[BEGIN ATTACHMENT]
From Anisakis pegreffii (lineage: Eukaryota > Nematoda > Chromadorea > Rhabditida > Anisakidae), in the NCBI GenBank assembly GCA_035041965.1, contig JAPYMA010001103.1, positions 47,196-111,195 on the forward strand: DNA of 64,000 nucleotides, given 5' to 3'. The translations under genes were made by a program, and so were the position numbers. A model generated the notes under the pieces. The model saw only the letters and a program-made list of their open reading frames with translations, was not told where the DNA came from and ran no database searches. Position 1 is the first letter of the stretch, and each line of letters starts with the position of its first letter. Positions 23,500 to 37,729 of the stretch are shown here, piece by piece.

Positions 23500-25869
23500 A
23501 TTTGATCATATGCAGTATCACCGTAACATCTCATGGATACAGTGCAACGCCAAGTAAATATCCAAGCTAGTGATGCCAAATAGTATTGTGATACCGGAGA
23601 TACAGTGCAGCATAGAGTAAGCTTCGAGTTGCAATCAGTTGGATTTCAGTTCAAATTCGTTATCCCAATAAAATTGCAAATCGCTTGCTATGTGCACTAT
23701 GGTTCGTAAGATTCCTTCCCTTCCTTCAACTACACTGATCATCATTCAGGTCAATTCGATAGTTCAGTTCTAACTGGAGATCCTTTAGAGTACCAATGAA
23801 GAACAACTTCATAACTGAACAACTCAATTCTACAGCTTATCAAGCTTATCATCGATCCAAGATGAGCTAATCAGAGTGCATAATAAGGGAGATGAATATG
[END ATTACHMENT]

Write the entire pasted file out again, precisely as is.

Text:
From Anisakis pegreffii (lineage: Eukaryota > Nematoda > Chromadorea > Rhabditida > Anisakidae), in the NCBI GenBank assembly GCA_035041965.1, contig JAPYMA010001103.1, positions 47,196-111,195 on the forward strand: DNA of 64,000 nucleotides, given 5' to 3'. The translations under genes were made by a program, and so were the position numbers. A model generated the notes under the pieces. The model saw only the letters and a program-made list of their open reading frames with translations, was not told where the DNA came from and ran no database searches. Position 1 is the first letter of the stretch, and each line of letters starts with the position of its first letter. Positions 23,500 to 37,729 of the stretch are shown here, piece by piece.

Positions 23500-25869
23500 A
23501 TTTGATCATATGCAGTATCACCGTAACATCTCATGGATACAGTGCAACGCCAAGTAAATATCCAAGCTAGTGATGCCAAATAGTATTGTGATACCGGAGA
23601 TACAGTGCAGCATAGAGTAAGCTTCGAGTTGCAATCAGTTGGATTTCAGTTCAAATTCGTTATCCCAATAAAATTGCAAATCGCTTGCTATGTGCACTAT
23701 GGTTCGTAAGATTCCTTCCCTTCCTTCAACTACACTGATCATCATTCAGGTCAATTCGATAGTTCAGTTCTAACTGGAGATCCTTTAGAGTACCAATGAA
23801 GAACAACTTCATAACTGAACAACTCAATTCTACAGCTTATCAAGCTTATCATCGATCCAAGATGAGCTAATCAGAGTGCATAATAAGGGAGATGAATATG